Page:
Fighting for every penny of your Florida Tax Deed Surplus is what I do. One of the most difficult things to fight against are Governmental Liens. These liens must typically be paid off by the surplus unless certain exceptions prevent them from being paid off. One exception is that claims for the surplus must be filed within 120 days after the notice of surplus funds was mailed out. Another exception is that if the property was homestead and you, the prior owner, plan to use the proceeds of the Florida Tax Deed Surplus to invest in another homestead property.
The first exception is based strictly on Florida Statute 197.582(7). This statute states, “A holder of a recorded governmental lien, other than a federal government lien or ad valorem tax lien, must file a request for disbursement of surplus funds within 120 days after the mailing of the notice of surplus funds.” This means that if the request for disbursement of the surplus funds was made by a local governmental entity (i.e. County Clerk of Court) beyond that 120 days, they are effectively barred from receiving those surplus funds. However, if it is a federal government agency, they can make a claim at just about any time. I currently have a case where the County Clerk made a claim over 400 days after the mailing of the notice of surplus funds. They are not a federal governmental agency and therefore their claim should be barred.
The next exception is for homestead. This exception is protected by Article X, Section 4, of the Florida Constitution. It provides in part, that if the property is homestead, then no judgments or decrees shall be a lien on the property. Additionally, Florida Statute 162.09(3), states that no lien can be created to foreclose on real property which is a “homestead” under Article X, Section 4 of the Florida Constitution. What this boils down to is that the homeowner must have the good faith intention to reinvest the proceeds of the Florida Tax Deed Surplus into a new homestead property. This can usually be shown to the court by signing an affidavit. Just keep in mind that an affidavit is a legal document and you have to be careful not to perjure yourself.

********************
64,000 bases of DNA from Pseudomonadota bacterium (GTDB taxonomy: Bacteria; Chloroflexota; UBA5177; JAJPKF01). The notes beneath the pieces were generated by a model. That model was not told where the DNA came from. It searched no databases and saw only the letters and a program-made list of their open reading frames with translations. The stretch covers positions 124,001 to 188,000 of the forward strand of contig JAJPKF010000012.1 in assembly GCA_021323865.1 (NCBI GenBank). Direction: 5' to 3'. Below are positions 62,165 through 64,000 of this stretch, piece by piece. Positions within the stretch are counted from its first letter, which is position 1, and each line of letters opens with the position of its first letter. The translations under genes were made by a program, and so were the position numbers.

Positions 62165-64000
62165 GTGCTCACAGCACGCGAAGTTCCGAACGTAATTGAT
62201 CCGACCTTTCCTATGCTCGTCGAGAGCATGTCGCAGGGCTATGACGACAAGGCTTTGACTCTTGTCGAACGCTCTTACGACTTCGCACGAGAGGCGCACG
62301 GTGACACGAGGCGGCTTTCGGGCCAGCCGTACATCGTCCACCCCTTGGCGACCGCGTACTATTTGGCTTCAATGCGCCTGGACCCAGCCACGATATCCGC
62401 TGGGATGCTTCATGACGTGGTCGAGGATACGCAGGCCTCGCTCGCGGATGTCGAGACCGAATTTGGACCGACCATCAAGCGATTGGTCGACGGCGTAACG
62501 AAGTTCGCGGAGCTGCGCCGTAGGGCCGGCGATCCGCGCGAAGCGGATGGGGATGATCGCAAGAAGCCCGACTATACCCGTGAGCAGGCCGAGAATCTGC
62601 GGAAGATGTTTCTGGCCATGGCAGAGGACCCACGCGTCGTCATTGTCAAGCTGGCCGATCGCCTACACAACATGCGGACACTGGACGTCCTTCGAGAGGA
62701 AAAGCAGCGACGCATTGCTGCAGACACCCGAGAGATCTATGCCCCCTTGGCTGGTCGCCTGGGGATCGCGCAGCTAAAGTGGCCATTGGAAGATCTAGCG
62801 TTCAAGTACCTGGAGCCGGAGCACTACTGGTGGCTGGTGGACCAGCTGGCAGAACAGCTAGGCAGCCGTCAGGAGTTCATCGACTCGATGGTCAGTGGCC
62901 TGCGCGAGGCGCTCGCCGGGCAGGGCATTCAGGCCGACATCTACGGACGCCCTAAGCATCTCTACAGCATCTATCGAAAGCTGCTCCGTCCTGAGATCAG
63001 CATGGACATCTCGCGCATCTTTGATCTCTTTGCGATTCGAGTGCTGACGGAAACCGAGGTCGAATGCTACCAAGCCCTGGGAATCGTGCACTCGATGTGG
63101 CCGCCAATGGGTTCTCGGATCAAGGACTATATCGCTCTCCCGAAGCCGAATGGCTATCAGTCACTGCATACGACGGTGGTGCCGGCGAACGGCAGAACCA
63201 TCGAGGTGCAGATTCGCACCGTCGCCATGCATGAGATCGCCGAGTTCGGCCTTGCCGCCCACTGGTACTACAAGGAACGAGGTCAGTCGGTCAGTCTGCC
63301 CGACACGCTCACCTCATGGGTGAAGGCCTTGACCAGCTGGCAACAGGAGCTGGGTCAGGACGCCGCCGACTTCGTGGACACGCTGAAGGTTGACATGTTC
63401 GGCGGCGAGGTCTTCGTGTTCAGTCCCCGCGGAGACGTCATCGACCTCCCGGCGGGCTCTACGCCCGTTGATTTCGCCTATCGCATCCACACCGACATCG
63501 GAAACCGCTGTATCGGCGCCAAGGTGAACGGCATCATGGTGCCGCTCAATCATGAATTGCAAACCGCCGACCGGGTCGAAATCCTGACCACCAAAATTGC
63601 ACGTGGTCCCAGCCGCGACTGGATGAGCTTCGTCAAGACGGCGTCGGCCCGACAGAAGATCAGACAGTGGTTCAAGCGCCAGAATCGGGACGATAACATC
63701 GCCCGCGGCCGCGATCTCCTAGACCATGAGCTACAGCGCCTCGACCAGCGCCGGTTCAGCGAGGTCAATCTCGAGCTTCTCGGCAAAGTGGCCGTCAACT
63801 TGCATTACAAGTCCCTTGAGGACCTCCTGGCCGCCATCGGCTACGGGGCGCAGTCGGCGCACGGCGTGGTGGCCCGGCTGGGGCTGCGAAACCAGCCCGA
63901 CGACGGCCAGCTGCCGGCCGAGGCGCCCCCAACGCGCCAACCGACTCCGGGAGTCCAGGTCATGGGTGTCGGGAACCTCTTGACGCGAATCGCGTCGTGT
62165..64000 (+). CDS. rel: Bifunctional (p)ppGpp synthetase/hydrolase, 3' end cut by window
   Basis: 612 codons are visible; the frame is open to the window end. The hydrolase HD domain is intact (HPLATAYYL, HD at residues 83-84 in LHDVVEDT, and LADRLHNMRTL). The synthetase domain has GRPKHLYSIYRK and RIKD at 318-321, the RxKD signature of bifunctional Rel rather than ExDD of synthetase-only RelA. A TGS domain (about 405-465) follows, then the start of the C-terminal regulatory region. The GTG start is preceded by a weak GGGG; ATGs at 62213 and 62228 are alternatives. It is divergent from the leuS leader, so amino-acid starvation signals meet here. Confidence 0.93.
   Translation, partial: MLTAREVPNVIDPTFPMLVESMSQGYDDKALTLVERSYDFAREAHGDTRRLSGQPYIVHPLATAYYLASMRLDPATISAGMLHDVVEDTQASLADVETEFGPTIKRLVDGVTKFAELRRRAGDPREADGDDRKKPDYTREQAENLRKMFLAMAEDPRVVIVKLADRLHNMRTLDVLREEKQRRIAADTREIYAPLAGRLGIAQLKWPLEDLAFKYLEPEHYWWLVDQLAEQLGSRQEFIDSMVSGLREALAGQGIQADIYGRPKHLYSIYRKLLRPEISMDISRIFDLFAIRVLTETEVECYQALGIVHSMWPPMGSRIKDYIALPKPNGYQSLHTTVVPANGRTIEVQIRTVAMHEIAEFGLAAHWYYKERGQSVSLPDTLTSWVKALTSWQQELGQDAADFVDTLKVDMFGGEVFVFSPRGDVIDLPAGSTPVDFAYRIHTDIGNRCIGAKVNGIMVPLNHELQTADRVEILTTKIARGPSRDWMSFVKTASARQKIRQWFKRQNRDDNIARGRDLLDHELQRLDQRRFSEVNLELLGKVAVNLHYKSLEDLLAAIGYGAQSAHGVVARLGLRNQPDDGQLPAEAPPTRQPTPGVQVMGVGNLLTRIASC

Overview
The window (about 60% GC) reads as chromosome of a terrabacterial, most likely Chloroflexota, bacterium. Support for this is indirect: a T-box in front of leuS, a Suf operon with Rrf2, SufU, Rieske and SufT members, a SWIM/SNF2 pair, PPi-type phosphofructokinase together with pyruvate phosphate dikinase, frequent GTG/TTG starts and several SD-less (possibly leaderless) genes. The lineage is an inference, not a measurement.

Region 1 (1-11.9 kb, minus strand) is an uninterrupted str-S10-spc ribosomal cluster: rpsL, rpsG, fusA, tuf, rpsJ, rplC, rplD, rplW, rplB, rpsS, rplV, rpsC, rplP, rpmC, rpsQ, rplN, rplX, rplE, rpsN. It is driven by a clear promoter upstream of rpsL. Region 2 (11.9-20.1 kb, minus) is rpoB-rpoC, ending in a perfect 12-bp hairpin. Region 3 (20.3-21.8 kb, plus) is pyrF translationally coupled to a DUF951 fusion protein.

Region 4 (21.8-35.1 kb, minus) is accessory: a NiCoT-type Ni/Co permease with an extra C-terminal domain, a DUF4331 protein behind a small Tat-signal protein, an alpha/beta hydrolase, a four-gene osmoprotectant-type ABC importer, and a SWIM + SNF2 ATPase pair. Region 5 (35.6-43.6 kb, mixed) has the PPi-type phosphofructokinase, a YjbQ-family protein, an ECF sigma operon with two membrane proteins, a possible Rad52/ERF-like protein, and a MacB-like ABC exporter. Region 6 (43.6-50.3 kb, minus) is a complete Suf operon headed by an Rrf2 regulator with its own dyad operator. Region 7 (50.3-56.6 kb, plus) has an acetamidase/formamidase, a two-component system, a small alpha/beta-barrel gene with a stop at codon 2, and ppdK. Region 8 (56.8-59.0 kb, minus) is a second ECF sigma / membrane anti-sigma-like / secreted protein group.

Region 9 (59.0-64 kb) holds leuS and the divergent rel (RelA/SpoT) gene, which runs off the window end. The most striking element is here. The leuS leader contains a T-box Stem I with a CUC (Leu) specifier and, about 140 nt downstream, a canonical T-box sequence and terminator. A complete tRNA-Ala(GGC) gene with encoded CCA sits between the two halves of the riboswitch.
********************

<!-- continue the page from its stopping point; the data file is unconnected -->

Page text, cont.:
By looking very closely at these exceptions, along with a few others, I can help you to maximize your Florida Tax Deed Surplus funds. This is something that should only be handled by a qualified and experienced Surplus Funds Attorney, like me. The case I mentioned above where the Clerk of Court filed their request over 400 days late, my client had originally hired a third-party surplus company. They didn’t seem to know what to do with the case or how to handle it. Luckily for my new client, the third-party surplus company let him out of his agreement with them. He then hired me, and I am working very hard to maximize his surplus funds.
If you have Florida Tax Deed Surplus funds from your property being sold at a Tax Deed Auction, give me a call for a Free Consultation. I can go over everything with you and take a look at all of the liens to see if they are valid or exempt based on your homestead status. I can also advise as to whether any claims for surplus by any of the lienholders were timely claimed. It is highly important to hire an experienced Florida Tax Deed Surplus Attorney who knows the law and can help you get your maximum surplus. I handle Foreclosure Sale Surplus and Tax Deed Surplus cases in every County in the state of Florida. And I don’t get paid unless you do.